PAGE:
Cardiac care patients at WakeMed are learning that medicine and inspiration can be a powerful prescription for healing. That inspiration comes in the form of the Mended Hearts chapter at the hospital and its dedicated volunteers.
“Our chapter members are WakeMed heart patients and their family members as well as health care professionals,” said Kristin Kelly Gruman, a spokeswoman for WakeMed Health and Hospitals. “Many of our members visit with our current cardiac patients to offer encouragement, post-experience wisdom and most importantly, to remind them and their families that they are not alone in their recovery and beyond.”
Ken Shorsher, 71, has already visited with more than 400 heart patients since he joined Mended Hearts. The retired airline pilot began suffering from atrial fibrillation, a fast and irregular heart rhythm that left him gasping for breath, 10 years ago.
After several unsuccessful treatment options, doctors at WakeMed performed the procedure that cured him in March 2013. He was so thankful for his experience and care that he became a Mended Hearts volunteer.
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“It resonates with them that I am a survivor of heart disease or heart surgery and they open up a bit more to me, more so than to a nurse or a doctor,” Shorsher said. “I’ve been there, I’ve done that, I’ve felt that, I know what they are going through and I empathize with them.”
Volunteers go through special training to become certified Mended Hearts visitors and handle the common concerns of heart patients.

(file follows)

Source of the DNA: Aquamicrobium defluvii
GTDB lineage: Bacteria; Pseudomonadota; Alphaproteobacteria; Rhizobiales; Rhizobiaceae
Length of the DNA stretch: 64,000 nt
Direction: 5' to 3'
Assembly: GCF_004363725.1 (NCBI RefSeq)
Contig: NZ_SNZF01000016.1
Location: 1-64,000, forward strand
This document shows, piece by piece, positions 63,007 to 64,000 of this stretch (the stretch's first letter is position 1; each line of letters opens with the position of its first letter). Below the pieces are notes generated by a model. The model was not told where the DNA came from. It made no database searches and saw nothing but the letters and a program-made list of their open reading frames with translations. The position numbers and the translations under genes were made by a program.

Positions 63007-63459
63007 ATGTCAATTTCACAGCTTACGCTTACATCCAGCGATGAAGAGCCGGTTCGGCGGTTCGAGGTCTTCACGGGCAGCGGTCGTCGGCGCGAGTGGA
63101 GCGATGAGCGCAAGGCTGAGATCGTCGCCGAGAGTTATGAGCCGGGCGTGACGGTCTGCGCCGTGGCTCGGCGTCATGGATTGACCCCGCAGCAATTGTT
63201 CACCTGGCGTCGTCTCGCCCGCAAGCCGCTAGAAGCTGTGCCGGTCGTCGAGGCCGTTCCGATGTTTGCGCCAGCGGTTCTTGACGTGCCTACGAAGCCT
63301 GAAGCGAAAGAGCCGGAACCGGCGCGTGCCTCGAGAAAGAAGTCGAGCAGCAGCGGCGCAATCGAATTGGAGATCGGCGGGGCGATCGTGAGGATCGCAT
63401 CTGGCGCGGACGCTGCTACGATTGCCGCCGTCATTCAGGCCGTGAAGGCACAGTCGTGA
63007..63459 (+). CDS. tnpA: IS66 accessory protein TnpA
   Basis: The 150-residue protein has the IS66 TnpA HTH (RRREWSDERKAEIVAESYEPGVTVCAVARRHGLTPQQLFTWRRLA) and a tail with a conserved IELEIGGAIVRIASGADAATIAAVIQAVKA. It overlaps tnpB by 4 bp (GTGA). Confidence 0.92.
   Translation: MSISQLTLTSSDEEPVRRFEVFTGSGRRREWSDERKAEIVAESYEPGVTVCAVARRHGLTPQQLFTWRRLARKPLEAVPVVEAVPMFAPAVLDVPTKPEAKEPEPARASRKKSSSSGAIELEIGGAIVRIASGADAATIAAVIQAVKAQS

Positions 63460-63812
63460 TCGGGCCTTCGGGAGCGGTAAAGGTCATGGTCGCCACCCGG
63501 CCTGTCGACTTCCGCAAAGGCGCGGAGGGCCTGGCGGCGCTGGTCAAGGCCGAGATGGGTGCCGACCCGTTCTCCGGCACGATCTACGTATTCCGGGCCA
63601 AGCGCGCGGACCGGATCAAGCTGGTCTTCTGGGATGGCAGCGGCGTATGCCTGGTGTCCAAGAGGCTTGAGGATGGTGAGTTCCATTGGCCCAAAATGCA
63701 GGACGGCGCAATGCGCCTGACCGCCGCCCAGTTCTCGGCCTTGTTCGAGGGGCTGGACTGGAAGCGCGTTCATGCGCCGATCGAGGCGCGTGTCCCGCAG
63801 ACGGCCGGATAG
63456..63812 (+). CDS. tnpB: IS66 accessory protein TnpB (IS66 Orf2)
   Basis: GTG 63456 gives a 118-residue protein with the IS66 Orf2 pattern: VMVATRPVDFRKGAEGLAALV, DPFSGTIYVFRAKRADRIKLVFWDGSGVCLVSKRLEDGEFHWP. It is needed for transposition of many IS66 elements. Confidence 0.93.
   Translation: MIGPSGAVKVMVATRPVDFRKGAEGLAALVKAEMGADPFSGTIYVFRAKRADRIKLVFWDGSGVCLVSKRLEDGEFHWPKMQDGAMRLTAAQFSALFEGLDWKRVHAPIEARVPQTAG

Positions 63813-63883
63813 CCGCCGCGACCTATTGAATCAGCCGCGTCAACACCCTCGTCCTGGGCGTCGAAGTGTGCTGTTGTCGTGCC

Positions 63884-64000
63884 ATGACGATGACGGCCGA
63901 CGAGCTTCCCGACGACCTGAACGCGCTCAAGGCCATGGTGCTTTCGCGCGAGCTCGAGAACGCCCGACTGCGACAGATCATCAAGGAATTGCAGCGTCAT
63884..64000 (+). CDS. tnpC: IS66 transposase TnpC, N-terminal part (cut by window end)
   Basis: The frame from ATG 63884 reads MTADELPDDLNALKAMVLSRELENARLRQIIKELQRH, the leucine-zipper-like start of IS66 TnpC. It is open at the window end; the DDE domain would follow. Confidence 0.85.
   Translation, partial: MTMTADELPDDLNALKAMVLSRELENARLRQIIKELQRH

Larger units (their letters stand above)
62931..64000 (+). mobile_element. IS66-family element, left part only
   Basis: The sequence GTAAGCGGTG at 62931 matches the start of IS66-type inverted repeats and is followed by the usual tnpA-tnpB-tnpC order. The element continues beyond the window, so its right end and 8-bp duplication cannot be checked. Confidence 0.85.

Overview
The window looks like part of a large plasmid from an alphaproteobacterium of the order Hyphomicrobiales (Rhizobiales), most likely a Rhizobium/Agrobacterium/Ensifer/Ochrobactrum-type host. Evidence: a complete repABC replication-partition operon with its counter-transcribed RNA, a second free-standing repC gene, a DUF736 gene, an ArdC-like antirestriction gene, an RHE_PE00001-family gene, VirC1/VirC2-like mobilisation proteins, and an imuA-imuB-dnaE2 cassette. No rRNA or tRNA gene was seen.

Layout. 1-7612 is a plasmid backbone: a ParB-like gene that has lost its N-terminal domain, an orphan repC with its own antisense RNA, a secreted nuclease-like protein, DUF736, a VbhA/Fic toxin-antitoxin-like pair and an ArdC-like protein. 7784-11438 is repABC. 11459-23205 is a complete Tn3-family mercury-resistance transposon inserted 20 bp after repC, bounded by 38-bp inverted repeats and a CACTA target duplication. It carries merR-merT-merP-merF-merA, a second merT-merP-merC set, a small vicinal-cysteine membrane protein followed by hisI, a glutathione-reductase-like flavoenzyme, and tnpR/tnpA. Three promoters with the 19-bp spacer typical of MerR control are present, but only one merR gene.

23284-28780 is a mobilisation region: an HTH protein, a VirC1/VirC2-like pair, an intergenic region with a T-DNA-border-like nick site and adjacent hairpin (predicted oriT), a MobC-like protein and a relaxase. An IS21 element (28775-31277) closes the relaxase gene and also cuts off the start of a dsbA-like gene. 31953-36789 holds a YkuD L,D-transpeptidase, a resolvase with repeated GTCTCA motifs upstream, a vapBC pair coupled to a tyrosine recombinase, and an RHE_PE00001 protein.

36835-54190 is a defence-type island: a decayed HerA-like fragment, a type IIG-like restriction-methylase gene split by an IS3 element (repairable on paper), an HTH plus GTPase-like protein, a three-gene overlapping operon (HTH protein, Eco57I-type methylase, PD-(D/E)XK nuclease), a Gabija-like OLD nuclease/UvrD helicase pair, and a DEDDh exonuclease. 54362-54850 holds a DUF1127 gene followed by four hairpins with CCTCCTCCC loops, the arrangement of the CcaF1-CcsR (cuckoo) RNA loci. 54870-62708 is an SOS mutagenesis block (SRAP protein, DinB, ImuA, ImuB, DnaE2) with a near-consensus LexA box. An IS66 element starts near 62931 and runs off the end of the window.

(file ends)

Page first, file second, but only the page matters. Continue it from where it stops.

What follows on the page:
Shorsher said patients often become closer to their faith during treatment, they deal with the emotions that surviving heart surgery can bring, and they re-evaluate their diets and the impact that food has on their hearts.
He said it is rewarding to provide comfort, information and support.
“It means a lot to me,” Shorsher said. “It lifts me up that I can lift them up.”
One patient who is graduating from the cardiac rehabilitation program and transitioning into a volunteer role with WakeMed’s Mended Hearts is Myron Barnard, an ordained minister who had life-saving heart surgery on Christmas Day 2013. Joining Mended Hearts is a natural extension of his ministry.
“I’m a chaplain for a biker church, and I do the hospital visitation for our church and I am accustomed to visiting people in the hospital and praying with them, so I thought that Mended Hearts would be a good thing for me to do,” Barnard said.
Barnard is the chaplain of Freedom Biker Church in Clayton, founded eight years ago to provide a non-judgmental worship community for bikers who aren’t interested in going to a traditional church.
Barnard provides hospital visits and prayer for members of the church, their families and friends, and any time he hears of a biker going down with an injury he is quick to get to the hospital to offer comfort and prayer.
“I don’t like hospitals. I don’t like being a patient in the hospital. I don’t really like going to the hospital. But God has called me to do the chaplain work for our church,” Barnard said. “I pray for everybody I go and visit with; it’s very important that people have prayer in their lives and people praying for them.”
Now Barnard will offer that comfort and prayer to cardiac care patients.
“When we endure physical issues such as heart attack, a lot of times our faith is affected,” Barnard said. “A lot of time our faith dwindles because of what we’re going through. But it should be the other way around. Our faith should be increased when we are going through these things because we know the Lord is in control and he will see us through any difficult situation that we’re in. He promises that to us.”
Carla Turchetti compiles Faith in Focus each week. Email her with details of upcoming events at email@example.com.